An app that captures our changing approach to beauty appointments is making big waves. The masterminds behind Flossie Concierge talk to Rebecca Barry Hill about growing a digital business.

It's not hard to spot the women behind Flossie Concierge, the tech-start up company shaking up the hair and beauty industry. Creator Jenene Crossan and board members Sandy Burgham and Helena McMullin are sitting at a Britomart restaurant table with freshly styled hair and makeup, having just come from an appointment and photo shoot at nearby Dry & Tea.

"The pressure's on now to look like this all the time," laughs the gregarious Burgham, the former director of Max Fashions and Barkers. She works as a business coach and is director of leadership development for the non-profit organisation New Zealand Global Women, among other things.

No sooner does she say that, than Crossan jumps on her mobile phone to book a gel manicure. The 36-year-old digital entrepreneur who founded NZ Girl, youth research agency 18Ltd, and content marketing Bloggers Club, launched Flossie.com three years ago, bridging the gap between beauty salons' "quiet time" and women struggling to justify spending on their appearance, post-financial crisis.

But it's her mobile app, Flossie Concierge, that's causing the real stir - and the reason Burgham and McMullin, a former IT consultant, lawyer and investor who is part of the Hells Pizza empire, got involved.

Advertisement

Flossie Concierge works much like the taxi app Uber but for the hair and beauty industry, which in New Zealand is worth $1 billion annually. Want a haircut at 3pm tomorrow in Albany, or maybe even a chin wax, lash perm or ear candling? Just download the app on your smartphone, punch in your preferred procedures, times and locations, and voila, the app contacts the appropriate salons for availability. The salons then fire back responses and prices, which you can choose to accept or decline.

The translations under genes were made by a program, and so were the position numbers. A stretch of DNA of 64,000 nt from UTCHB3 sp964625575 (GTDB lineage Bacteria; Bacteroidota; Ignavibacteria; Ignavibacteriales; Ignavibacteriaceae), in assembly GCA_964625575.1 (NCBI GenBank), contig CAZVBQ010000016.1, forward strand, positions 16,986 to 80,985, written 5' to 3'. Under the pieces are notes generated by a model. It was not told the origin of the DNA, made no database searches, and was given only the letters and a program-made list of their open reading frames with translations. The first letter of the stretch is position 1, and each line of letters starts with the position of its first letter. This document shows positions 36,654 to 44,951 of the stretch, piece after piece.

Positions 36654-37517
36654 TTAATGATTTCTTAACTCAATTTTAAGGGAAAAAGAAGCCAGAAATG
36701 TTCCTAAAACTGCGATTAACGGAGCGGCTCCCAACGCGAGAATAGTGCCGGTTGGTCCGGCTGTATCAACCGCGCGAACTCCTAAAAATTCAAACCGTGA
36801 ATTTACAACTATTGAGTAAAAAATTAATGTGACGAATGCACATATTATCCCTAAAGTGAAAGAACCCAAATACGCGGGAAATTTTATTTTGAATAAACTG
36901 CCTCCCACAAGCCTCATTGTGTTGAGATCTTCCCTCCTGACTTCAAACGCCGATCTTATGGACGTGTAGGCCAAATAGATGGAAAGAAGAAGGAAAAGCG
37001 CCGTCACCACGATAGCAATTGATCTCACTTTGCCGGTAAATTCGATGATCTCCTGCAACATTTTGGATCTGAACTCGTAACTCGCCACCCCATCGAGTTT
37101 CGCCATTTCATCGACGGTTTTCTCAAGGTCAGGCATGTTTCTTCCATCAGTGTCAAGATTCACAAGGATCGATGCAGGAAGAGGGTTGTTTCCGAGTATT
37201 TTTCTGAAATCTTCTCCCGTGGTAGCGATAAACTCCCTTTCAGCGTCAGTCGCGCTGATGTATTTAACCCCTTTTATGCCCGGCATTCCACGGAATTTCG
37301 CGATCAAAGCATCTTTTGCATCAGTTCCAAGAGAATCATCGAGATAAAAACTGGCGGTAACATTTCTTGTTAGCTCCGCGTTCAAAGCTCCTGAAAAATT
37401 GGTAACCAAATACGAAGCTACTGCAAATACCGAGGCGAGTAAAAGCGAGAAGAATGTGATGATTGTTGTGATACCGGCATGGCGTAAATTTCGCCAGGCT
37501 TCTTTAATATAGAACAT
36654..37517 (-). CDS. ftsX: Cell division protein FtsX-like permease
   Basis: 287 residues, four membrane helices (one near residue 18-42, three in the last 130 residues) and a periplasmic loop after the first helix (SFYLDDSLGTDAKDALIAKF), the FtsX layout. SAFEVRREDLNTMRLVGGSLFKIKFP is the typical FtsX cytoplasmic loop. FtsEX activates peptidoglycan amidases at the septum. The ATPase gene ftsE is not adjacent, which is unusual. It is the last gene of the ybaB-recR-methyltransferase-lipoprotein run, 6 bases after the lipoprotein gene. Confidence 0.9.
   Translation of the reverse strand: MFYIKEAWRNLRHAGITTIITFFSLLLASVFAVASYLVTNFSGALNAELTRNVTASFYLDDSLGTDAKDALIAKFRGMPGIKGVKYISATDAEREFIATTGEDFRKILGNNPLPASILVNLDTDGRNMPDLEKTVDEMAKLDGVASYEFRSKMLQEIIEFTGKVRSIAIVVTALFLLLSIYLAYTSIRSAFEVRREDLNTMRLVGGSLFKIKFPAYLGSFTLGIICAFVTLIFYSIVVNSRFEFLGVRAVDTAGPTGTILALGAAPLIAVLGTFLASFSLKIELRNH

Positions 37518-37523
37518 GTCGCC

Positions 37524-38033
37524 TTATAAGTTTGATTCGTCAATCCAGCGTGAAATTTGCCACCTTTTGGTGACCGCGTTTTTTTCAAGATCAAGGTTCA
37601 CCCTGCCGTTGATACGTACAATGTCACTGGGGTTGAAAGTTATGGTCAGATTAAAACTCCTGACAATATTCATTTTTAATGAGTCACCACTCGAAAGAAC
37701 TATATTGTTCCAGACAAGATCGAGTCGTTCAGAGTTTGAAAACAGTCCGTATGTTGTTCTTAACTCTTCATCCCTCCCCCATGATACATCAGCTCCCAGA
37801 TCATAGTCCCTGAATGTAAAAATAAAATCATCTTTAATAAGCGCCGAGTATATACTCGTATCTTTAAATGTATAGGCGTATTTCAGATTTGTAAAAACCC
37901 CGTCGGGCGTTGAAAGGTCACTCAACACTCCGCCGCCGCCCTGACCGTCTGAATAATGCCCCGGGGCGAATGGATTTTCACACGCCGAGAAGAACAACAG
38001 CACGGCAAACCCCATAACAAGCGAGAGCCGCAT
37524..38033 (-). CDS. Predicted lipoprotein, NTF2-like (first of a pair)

"We don't see ourselves as a hair and beauty business," says Crossan. "We see ourselves as a convenience technology company."

She says the app saves women the time and effort it would take to ring around for a last-minute appointment, and brings the salon to the customer, rather than the other way around. Like Uber, Flossie collects users' credit card details, making it a convenient - and dangerously easy - way to spend money. But in a world where everything from travel to TV is on demand, it's the ultimate accessory for the want-it-now generation.

It's a win for participating salons, too, expanding their customer base and filling otherwise empty appointments. Naturally, Flossie clips the ticket each time a booking is made. After a rapid test process (the idea came about in January and was in testing by June), Flossie Concierge went live in August. So far the app has signed up 2500 customers and 150 salons in Auckland.

Although there's no substitute for finding a great hairdresser who knows just which way your cowlick needs blow-waving, McMullin says there's virtually no risk in using services you might not have tried, as each salon has been vetted at least twice.

It hasn't always been easy convincing salons to discount their services in return for the instant marketing but with less than 25 per cent of customers making advance bookings, business owners are accepting the need for a new model.

"The customer is changing," says Burgham. "Some people are locked in an old model and say to us, 'but people book every six weeks'. But that's happening less and less. Anyone who thinks that women will continue to behave like they did 10 years ago is dreaming. The market's totally shifted."

Research and two years of experience in the market suggests customers are less brand-loyal, increasingly time-poor and consider convenience more important than cost. The rise of social media sites such as Instagram, Twitter and Facebook - and the vanity they encourage - has also driven demand for professional grooming.